Deutsche Bank shares hit a record low again and state-backed lender NordLB scraps a 500 million euro bond sale amid investor concern over the financial industry in Europe’s largest economy. As David Pollard reports, the news was also capped by a report that Commerzbank aims to cut around 9,000 jobs and scrap its 2016 dividend.
Shares hit as investors fret over German banks
It’s coffee time for these Commerzbank workers.
But 9,000 of their colleagues may soon make a more permanent exit.
Sources tell Reuters the job cuts – nearly a fifth of its workforce by 2020 – are now part of its plans to reduce costs.
That and scrapping its 2016 dividend.
(SOUNDBITE) (German) HEAD OF ANALYSIS OF CAPITAL MARKET AT BAADER BANK, ROBERT HALVER, SAYING:
“The banks, including Commerzbank, have to react to the situation out there. There’s barely any interest rate business, we have an economy that isn’t really running smoothly. Competition in consumer banking is cutthroat and unfortunately that will lead to redundancies.”
The markets finding it hard to swallow in a week where Deutsche Bank has taken a battering.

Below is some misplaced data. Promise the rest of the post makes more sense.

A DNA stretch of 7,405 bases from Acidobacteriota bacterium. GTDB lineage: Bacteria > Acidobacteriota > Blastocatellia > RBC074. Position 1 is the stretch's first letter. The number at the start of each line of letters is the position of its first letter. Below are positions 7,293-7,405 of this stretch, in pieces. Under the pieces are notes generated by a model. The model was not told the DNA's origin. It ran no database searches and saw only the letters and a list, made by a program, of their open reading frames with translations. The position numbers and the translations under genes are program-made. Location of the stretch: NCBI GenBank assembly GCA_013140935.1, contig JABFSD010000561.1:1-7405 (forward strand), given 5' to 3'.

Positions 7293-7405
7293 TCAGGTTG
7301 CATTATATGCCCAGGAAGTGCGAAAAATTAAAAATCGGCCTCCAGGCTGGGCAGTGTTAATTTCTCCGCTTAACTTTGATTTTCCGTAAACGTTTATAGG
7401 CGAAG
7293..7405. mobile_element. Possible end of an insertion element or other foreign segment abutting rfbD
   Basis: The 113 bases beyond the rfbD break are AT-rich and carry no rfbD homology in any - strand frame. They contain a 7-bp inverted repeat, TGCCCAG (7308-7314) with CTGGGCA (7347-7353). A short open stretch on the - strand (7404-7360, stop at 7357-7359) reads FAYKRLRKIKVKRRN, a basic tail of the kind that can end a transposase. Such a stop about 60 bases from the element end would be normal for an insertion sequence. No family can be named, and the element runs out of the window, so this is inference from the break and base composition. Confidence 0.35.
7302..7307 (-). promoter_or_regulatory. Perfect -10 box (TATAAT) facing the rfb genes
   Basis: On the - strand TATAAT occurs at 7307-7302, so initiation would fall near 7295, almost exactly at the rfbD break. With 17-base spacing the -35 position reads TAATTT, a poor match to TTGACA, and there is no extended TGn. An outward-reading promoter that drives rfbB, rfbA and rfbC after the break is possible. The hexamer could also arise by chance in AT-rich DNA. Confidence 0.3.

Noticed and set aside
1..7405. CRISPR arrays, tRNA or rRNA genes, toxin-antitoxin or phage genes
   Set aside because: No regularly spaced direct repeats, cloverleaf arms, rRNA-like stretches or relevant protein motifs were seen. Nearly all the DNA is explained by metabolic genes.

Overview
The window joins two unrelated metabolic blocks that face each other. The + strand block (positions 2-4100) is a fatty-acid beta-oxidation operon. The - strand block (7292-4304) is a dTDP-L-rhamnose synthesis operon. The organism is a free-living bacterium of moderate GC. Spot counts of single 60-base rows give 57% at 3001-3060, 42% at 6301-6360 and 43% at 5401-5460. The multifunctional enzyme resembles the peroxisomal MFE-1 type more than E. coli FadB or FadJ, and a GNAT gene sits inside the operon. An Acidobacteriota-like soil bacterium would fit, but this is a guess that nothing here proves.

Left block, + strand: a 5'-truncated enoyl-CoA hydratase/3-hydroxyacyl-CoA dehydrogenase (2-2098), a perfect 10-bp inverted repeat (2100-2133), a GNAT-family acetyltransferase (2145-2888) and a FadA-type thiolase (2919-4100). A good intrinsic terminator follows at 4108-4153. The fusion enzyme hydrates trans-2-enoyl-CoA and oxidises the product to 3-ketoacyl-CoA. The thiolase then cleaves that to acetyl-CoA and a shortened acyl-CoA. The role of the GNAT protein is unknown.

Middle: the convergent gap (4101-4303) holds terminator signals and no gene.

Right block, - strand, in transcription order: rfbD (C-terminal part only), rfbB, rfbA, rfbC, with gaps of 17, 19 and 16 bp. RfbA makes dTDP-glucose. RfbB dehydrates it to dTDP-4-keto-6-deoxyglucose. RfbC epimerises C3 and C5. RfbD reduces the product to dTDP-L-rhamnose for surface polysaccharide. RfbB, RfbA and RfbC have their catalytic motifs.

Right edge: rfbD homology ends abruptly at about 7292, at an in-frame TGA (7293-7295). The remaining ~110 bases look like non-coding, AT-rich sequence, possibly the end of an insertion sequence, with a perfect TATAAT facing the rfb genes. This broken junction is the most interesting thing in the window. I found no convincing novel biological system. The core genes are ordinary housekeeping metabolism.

Commerzbank’s shares down 2.8 per cent on its news – Deutsche’s hitting a record low …
After Germany’s biggest lender was forced to reassure investors.
It won’t need government help, it says, to meet potential US fines for misselling mortgage-backed securities.
(SOUNDBITE) (English) FIDELITY WORLDWIDE INVESTMENT, INVESTMENT DIRECTOR, TOM STEVENSON, SAYING:
“I don’t think we should be surprised that the German government is unwilling to step up to the mark and to bail Deutsche Bank out, to send money essentially to the US on behalf of Deutsche Bank…. A 14 billion euro fine compares with an 18 billion euro market capitalisation for Deutsche Bank, so it’s clearly pretty stretched and it is going to have come back to the market for more capital in some form.”
State-backed lender NordLB is scrapping its latest plan to raise more capital.
A 500 million euro bond sale halted.
It, Commerzbank and Deutsche also among those struggling to recoup tens of billion of dollars of loans from a crisis-hit global shipping industry.
Amid alarm bells over Germany’s banking sector, Hanjin and its peers not the only ones all at sea.